Co-operative Group chief executive Peter Marks has insisted the retailer’s integration of Somerfield will be smooth and without culture clashes.

The£1.57 billion acquisition, revealed on Wednesday, will be the biggest since Morrisons bought Safeway in 2004 – a deal that rapidly went off the rails.

However, Marks said the Co-op and Somerfield are “very much aligned from a strategy point of view”. He believes there will be no culture clash, despite the contrast between Somerfield’s private equity ownership and Co-operative values.

“Both are retail convenience businesses. I’m not sure there is a cultural difference,” he said. “If you’ve worked in a shop, you’ve worked in a shop.”

Blue Oar Securities analyst Greg Lawless said that, while the deal propels Co-op back into the big league, the history of food retail mergers shows successful integration can be difficult.

“If you look back, some of the grocery mergers have been a disaster,” Lawless said. “Co-op does have experience of mergers, but only in the co-operative world and Somerfield is a very different beast.”

Somerfield’s management will stay on board until the integration is complete and Marks said he and Somerfield chief executive Paul Mason were “joined at the hip” in their approach to the process.

It is widely understood that Mason will step down following the integration, although some key Somerfield bosses are expected to stay on.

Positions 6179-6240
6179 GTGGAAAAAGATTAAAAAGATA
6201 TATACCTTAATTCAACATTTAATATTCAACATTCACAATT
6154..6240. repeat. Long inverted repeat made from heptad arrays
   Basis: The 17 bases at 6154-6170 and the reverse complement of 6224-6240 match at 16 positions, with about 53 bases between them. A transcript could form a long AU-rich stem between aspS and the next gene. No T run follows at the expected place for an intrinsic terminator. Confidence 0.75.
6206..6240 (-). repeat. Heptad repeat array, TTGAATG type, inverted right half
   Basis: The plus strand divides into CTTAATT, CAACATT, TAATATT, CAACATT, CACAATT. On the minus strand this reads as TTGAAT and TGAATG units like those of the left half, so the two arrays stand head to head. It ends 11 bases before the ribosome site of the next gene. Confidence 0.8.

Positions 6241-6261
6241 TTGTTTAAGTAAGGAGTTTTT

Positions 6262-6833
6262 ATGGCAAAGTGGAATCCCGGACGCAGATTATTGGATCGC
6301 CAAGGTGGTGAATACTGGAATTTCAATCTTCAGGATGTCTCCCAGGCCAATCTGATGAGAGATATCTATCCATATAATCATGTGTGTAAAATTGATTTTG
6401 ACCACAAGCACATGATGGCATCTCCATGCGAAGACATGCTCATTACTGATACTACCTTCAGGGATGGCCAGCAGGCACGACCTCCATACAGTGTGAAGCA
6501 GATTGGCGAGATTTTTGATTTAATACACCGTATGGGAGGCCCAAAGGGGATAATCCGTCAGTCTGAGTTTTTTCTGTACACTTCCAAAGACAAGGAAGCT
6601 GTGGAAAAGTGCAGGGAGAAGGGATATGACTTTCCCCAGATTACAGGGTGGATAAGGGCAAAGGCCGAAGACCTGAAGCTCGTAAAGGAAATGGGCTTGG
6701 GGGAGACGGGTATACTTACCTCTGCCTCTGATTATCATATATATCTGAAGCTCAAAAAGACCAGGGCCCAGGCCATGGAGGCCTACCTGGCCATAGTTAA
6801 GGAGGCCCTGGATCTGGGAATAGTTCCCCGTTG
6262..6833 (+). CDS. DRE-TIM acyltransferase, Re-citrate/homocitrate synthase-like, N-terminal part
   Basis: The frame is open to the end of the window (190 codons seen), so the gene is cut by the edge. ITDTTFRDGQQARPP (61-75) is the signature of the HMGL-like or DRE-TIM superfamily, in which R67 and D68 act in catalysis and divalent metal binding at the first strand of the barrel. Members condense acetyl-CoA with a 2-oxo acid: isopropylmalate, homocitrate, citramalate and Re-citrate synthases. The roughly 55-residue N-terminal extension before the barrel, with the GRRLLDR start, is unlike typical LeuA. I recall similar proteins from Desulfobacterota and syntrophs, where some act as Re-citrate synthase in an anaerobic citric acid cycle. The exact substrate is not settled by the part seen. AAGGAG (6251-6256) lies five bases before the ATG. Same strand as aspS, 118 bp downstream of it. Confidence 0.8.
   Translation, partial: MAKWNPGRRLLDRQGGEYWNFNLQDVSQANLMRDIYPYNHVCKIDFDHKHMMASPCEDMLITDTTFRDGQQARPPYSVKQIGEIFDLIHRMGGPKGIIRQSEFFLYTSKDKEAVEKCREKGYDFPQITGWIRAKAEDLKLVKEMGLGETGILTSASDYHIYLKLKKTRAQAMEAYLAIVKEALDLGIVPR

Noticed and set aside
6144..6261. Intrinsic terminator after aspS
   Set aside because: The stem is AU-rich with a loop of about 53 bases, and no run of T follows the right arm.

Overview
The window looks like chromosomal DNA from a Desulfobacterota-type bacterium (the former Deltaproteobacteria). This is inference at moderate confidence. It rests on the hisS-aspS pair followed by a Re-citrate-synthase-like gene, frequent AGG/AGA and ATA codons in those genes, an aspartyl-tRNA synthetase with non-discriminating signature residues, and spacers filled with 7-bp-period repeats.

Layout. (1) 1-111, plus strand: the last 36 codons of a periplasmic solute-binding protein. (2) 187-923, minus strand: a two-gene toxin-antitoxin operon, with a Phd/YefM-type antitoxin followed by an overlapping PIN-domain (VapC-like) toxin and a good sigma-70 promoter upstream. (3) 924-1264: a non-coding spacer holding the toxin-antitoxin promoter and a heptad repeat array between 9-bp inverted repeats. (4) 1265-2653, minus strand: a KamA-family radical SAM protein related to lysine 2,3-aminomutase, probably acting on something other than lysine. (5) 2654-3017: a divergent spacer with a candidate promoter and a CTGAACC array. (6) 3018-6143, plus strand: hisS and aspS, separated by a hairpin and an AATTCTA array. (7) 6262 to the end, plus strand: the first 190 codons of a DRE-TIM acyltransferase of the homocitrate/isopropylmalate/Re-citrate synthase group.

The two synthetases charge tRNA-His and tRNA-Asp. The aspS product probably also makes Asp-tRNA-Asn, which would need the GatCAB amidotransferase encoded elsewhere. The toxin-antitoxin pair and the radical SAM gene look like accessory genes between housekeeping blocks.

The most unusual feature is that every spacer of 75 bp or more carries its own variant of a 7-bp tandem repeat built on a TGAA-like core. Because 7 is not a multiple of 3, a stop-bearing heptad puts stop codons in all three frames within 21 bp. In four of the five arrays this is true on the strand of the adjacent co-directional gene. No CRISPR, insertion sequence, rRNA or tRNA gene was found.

Marks said it would be “naïve to say there would not be any job losses”, but the focus at present is on getting the best out of both businesses.

“Co-op is not afraid to admit that someone else does something better,” he said. “The great thing about integration is that we get to have a long look at what they’re doing so we can create the best of the best.”

All Somerfield stores will be rebranded and Marks said this is likely to take two to three years, while the operational integration will take just 12 months.

Up to 200 Somerfield stores are likely to be sold off to competitors and Marks is confident he can work effectively with the Office of Fair Trading on the issue.

Bernstein food analyst Christopher Hogbin said disposals could include the 100 largest Somerfield stores.

“This would leave the combined group more focused on smaller convenience store formats, making both the deal financing and the post- merger integration easier,” he said.